About the project

The South Eastern Bahia Atlantic forest database

is a collaboration between the Universidade Federal do Recôncavo da Bahia (UFRB), the Universidade Federal do Rio Grande do Norte (UFRN) and the Royal Botanic Garden, Kew; it was funded and facilitated by the Kew-Rio Tinto partnership.

The data are from field collections made in Bahian interior forests from c. 400-800 m alt., on nutrient-poor, laterized oxisols with metamorphic gneissic, granitic and basic substrata (rich in Aluminium hydroxide minerals) of interest to Rio Tinto due to high concentrations of Bauxite found within them. The database is intended as a tool for those who wish to restore Atlantic forest in this region, at any scale.

The database provides lists of species, images and species descriptions integrated with vegetation composition, plant species distributions, economic botany, ecology, climate change and ecological restoration techniques and provides practical information on selection and management of key ‘framework’ plant species (indigenous, non-domesticated, tree species that help re-establish natural ecological mechanisms and accelerate biodiversity recovery; Elliot et al., 2013  elliot_et_al._2013.pdfwhile ensuring delivery of ecosystem services for stakeholders. Where available, guidance for seed collection, storage and propagation protocols is also provided.

Species information has been obtained from three sources:

1. Botanical collecting and inventories of the flora of this region made during this and other studies. The resulting list of species can be found here:   especies.pdf

2. Surveys of local stakeholders and restoration practitioners:  stakeholder.pdf

3. Quantitative surveys of secondary vegetation in the region highlighting successful pioneers and the response of natural succession to particular elements of disturbance:  secondary_vegetation.pdf

Species lists generated by these approaches were merged and species prioritised according to the following framework species selection criteria: native species; appropriate habit and habitat; pioneer/shade provider; climax/large seeded; of economic value; attractive to wildlife; nitrogen fixing; propagation information is available. Each criterion was scored 1 if it was met and species were ranked by their score. The top 150 species were prioritised and researched in more detail using available literature and specialist knowledge including restoration practitioners.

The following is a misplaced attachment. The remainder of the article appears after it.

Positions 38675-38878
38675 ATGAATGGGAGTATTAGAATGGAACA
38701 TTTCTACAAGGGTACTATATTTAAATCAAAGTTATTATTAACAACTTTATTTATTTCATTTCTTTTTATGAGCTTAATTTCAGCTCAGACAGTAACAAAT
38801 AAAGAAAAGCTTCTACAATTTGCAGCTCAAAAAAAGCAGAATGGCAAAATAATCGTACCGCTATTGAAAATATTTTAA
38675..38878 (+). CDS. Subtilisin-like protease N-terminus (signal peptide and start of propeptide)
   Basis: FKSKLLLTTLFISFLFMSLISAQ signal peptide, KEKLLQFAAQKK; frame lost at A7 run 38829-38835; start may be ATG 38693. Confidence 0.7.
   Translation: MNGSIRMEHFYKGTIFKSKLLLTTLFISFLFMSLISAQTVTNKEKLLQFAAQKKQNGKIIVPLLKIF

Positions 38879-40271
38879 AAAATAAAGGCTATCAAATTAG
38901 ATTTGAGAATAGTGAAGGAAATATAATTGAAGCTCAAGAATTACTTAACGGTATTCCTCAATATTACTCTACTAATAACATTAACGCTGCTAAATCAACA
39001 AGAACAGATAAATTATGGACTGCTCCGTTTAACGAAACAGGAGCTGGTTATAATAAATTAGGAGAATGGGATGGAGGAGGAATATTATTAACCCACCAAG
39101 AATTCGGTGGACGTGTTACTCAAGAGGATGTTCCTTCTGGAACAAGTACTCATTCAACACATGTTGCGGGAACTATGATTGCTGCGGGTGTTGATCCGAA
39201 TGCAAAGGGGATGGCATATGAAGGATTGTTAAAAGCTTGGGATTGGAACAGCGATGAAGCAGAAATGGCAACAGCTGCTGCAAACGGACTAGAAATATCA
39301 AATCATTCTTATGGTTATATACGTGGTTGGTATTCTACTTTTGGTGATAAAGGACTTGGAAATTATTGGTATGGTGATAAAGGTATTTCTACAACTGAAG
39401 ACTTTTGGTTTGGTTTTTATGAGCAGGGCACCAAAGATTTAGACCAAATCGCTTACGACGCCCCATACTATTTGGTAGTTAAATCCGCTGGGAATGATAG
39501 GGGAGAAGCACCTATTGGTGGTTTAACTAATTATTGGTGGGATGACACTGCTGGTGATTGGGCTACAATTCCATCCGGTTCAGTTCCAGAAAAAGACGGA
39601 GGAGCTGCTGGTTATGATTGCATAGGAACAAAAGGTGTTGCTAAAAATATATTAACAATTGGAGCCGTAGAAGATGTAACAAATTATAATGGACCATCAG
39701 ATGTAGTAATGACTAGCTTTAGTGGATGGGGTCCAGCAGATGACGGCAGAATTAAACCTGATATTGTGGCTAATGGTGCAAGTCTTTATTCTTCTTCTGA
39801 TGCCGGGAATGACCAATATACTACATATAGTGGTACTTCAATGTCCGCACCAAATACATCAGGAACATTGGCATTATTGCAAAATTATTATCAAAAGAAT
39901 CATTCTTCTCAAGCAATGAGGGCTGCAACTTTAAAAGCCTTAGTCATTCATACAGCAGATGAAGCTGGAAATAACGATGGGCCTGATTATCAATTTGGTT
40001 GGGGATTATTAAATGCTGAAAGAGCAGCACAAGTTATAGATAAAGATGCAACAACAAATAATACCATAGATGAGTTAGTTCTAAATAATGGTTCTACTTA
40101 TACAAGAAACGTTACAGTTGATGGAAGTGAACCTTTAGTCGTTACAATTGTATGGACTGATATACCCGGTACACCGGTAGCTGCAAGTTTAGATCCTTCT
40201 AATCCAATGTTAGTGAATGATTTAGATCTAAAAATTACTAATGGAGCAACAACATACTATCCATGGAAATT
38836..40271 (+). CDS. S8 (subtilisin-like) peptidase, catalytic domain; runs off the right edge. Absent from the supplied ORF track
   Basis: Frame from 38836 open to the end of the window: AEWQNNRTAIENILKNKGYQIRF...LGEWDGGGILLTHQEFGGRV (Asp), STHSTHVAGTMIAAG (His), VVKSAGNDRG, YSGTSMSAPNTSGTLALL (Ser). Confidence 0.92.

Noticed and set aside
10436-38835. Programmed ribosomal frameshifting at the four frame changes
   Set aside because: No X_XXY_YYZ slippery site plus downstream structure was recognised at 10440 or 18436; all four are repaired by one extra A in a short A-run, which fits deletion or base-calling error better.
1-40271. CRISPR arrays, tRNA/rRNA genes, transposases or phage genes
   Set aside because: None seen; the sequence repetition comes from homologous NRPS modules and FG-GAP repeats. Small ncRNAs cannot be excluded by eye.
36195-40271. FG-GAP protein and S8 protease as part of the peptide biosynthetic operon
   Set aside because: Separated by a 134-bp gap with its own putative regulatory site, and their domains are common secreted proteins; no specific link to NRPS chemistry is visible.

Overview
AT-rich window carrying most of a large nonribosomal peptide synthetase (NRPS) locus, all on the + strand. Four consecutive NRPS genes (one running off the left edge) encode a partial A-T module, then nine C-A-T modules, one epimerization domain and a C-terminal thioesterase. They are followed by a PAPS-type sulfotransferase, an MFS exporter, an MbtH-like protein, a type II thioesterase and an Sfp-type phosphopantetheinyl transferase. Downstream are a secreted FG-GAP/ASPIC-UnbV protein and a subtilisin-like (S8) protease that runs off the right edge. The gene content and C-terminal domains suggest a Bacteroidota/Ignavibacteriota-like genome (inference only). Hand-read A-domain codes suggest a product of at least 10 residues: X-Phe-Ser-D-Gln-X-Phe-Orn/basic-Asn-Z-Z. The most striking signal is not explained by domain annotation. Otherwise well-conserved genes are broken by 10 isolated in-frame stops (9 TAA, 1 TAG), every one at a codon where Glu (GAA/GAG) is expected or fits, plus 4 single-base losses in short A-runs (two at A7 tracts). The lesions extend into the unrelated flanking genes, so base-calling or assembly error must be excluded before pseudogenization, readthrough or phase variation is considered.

The taxonomy used follows the Lista da flora do Brasil.

Acknowledgements

The project was coordinated by Eve Lucas (Kew), Lidyanne Yuriko Saleme Aona (UFRB) and William Milliken (Kew). The stakeholder surveys were undertaken by Jomar Gomes Jardim (UFRN), José Lima da Paixão (Universidade Estadual de Santa Cruz) and Daniela Zappi (Kew). The secondary vegetation survey was made by Dary Rigueira (Universidade Federal da Bahia) and Alex Monro (Kew).

The team was additionally supported by Nicola Biggs (Kew), Grênivel Mota da Costa (UFRB), Itayguara Ribeiro da Costa (Universidade Federal do Ceará), Valdomiro Junior Costa (UFRB), Edson Ferreira Duarte (UFRB), William OIiveira Fonseca (UFRB), Márcio Lopes Martins (UFRB), Fiorella Fernanda Mazine-Capelo (UFSCAR), Fernanda Mercês (UFRB), Eimear Nic Lughadha (Kew), Silvana Simões (UFRB).

Generous volunteers Juliana Pile Arnold, Gemma Brock, Alex Hudson, Hannah Serna and in particular Marcelo Tome Kubo donated significant amounts of their time to populate this website.

We are grateful to Josival Santos Souza, director of the Centre of Agricultural, Environmental and Biological Sciences, UFRB for dedication of personnel and equipment to the project. Also to Tiago Mauriz, Senior Environmental Advisor, Rio Tinto Amargosa for tireless logistical assistance.

This work would not have been possible without invaluable support and input from local individuals including Josafá Sampaio de Almeida - guide at the Boa Nova National Park, the team of staff and guards led by Claudio Santos at the Wenceslau Guimarães Ecological Station.